On a night of four goals and general excellence against Hull City, Adam Clayton’s nomination as man of the match spoke volumes.
Clayton was not alone in tormenting Hull but has come to be seen as the architect of Leeds United’s first league victory.
In the two weeks since the season began, his emergence from the shadows has been a story of success among a limited number of others. He escaped without criticism from a capitulation at Southampton and shone in impossible circumstances against Middlesbrough last weekend. The award earned by his performance in Tuesday’s 4-1 win over Hull was a short time coming.
Compliments for Clayton not withstanding, tomorrow’s meeting with West Ham United is the essence of an acid test for a player who believes his time at Leeds has come. Certainly, the midfield waters he swims in at Upton Park will be as ferocious as any he finds in the Championship. Premier League clubs would embrace the quartet of players used by Sam Allardyce against Watford in midweek.
From right to left, the West Ham midfield fielded at Vicarage Road contained Jack Collison, Scott Parker, Kevin Nolan and Matt Taylor: a collection of reputations and salaries far beyond anything managed by Leeds boss Simon Grayson. It is there that tomorrow’s fixture is likely to be won and lost and there that Clayton’s potential will be fiercely examined.
Grayson did not go so far as deciding that Clayton would be an automatic choice this season when his squad reported back for the start of summer training at the end of June but a fortnight is all it has taken the midfielder to become one of the fixtures on United’s teamsheet.
The 22-year-old was an off-the-wall signing when he came to Leeds last year, brought in from Manchester City on an undisclosed fee for the purposes of development. Much of that development took place away from Elland Road during short-term loans at Peterborough United and MK Dons but his promotion to the senior side at United has given the public the chance to see what Grayson identified in him previously – energy, vision, and as much care on the ball as he has skill. Tomorrow’s match will see him come up against some of the finest midfielders in the division.
“When you come from a club like Manchester City, you automatically know that you’ve got some sort of talent,” Grayson said. “He’s very confident about his talent. His confidence doesn’t border on the edge of arrogance but he’s got a huge amount of belief in himself.
“He’s very comfortable on the ball and he doesn’t like giving it away. He’s very good at making things happen. He knows we’ve been looking for another midfield player but he got an opportunity when the season started and he’s taken the shirt now. His attitude seems to be ‘I’m not going to let go of it.’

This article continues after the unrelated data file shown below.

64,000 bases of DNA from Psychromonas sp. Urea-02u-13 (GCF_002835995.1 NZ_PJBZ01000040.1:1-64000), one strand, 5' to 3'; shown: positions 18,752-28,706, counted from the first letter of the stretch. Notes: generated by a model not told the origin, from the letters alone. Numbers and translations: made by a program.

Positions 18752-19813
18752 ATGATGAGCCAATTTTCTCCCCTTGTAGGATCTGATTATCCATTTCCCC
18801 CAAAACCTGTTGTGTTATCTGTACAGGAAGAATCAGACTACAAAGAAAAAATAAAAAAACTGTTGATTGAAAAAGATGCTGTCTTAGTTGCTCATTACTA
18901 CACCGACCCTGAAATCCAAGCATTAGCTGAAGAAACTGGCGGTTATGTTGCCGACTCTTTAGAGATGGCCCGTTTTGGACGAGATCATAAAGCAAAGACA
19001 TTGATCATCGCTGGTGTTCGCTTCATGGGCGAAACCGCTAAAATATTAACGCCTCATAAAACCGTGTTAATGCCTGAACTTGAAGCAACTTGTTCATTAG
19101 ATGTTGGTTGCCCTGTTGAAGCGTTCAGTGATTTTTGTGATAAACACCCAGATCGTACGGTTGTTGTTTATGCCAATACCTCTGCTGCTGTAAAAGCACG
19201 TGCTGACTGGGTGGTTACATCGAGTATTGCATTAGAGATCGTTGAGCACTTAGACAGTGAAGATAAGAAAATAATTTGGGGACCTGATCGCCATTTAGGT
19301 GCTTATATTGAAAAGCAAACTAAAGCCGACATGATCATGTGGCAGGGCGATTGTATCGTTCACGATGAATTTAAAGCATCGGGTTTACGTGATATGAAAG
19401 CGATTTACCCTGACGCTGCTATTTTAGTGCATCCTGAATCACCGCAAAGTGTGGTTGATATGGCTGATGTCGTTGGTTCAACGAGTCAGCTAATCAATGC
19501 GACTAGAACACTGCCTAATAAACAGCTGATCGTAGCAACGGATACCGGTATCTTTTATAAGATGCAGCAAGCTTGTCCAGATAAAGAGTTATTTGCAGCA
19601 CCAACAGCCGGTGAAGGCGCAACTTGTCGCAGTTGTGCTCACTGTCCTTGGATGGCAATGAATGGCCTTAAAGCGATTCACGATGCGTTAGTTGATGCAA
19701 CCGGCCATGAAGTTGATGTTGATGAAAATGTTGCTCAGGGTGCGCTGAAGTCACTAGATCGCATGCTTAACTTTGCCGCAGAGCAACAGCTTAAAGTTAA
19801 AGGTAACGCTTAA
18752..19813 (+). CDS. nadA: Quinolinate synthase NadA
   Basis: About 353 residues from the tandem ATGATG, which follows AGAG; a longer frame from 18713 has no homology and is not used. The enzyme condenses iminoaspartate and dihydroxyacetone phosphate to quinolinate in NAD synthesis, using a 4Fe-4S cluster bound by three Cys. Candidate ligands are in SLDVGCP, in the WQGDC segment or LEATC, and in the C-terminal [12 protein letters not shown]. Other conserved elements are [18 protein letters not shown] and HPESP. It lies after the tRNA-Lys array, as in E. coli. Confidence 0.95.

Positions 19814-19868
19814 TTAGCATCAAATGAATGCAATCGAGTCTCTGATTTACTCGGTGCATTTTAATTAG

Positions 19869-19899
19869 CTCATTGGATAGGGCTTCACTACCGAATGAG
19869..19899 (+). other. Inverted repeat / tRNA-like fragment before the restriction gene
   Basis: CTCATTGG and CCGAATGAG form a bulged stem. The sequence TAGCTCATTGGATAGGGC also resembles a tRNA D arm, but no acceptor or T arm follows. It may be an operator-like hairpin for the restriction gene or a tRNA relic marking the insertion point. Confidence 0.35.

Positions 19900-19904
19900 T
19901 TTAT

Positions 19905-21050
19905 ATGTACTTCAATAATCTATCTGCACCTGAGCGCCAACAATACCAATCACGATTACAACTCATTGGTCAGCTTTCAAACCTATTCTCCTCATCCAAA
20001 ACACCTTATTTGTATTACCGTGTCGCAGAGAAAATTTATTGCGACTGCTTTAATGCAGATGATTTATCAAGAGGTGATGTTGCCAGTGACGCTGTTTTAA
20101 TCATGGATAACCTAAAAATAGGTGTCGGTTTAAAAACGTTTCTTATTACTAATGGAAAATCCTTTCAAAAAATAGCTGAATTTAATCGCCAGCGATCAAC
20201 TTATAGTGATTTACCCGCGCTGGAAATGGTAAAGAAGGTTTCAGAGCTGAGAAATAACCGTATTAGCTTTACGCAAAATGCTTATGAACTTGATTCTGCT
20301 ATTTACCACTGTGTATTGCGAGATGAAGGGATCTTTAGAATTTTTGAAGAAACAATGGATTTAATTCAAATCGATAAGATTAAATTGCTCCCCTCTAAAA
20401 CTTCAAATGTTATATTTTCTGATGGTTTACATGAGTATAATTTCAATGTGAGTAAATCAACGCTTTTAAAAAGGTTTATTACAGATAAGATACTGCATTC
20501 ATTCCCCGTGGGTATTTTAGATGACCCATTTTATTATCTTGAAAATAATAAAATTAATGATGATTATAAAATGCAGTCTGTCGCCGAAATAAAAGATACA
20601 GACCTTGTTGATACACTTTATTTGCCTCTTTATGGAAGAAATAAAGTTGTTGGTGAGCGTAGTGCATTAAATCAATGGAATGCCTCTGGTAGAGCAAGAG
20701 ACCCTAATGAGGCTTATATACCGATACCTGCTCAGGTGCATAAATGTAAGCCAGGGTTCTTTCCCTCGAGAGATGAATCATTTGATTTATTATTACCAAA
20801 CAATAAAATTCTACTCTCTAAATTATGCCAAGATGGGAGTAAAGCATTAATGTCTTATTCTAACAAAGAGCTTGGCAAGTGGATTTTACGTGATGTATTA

“We’d seen him play against us when he was on loan at Carlisle and he always impressed. He wasn’t in our first team last season but he’d worked closely with Ian Miller (United’s first-team coach) at Man City in the past and Ian knows him well.
“There were times when we needed to put an arm around him and tell him that a chance would come but he got his head down and he’s matured over the summer. I hope he keeps growing in stature.”
Only Collison in West Ham’s midfield is in any way comparable, a player of 22 who took his first serious steps into senior football during the 2008-09 season.
Parker’s reputation precedes him and Queens Park Rangers were reported to have failed with bid of £4million for him earlier this week. Other offers are anticipated before the transfer window ends.
Nolan, meanwhile, moved to Upton Park in June despite earning a basic wage of £40,000 a week at Newcastle United, and Allardyce sourced Taylor directly from Bolton Wanderers. West Ham are very much a Premier League team in Championship circles.
Leeds have a former top-flight midfielder of their own in Michael Brown, once of Fulham and Tottenham Hotspur, but it is Clayton who has caught the eye alongside his more recognisable partner.
Former Leeds striker Peter Lorimer said: “Clayton’s attitude tells you that he’s grown up with a Premier League club. There’s a swagger about him, which I like, and he’s got a good range of passing.
“But one of the things I’ve noticed most is that he very rarely wastes possession. You don’t see many passes going astray.
“That’s true of any good midfielder and I think he’s going to be a serious player if he carries on like this.”
Grayson’s midfield will be as busy as his defence at Upton Park, where much will depend on the wisdom of his tactics and the organisation of his players.
Allardyce used England international Carlton Cole in attack at Watford, and John Carew is in line to make his debut at some stage having joined West Ham on a free transfer from Aston Villa.
Grayson is considering a number of possible strategies with Jonathan Howson and Max Gradel returning from suspension tomorrow but he has no clear motivation for dismantling the team who made short work of Hull.
His line-up on Tuesday showed four changes from the team beaten by Southampton on the first day of the season, and Grayson has already told Tom Lees that he will remain in the side after dislodging Paul Connolly from right-back. Aidan White and Ramon Nunez are looking for the same extension of faith after starting against Hull on Tuesday.
Lees, 20, has forced an opening as Clayton did before him but the defender said: “I’m not going to kid myself and think ‘that’s it now, I’m going to play for the whole season.’ The Championship’s very demanding.
“It’s a big step up but the club think I can handle it. I believe I can handle it too but I’ll take it game by game.
“West Ham’s a massive game and you only have to look at their squad to see how much quality they’ve got. A lot of their players are Premiership players.
“But we’ve got a couple coming back from suspension and the manager will have a tough task trying to pick his team. A lot of lads played well against Hull.”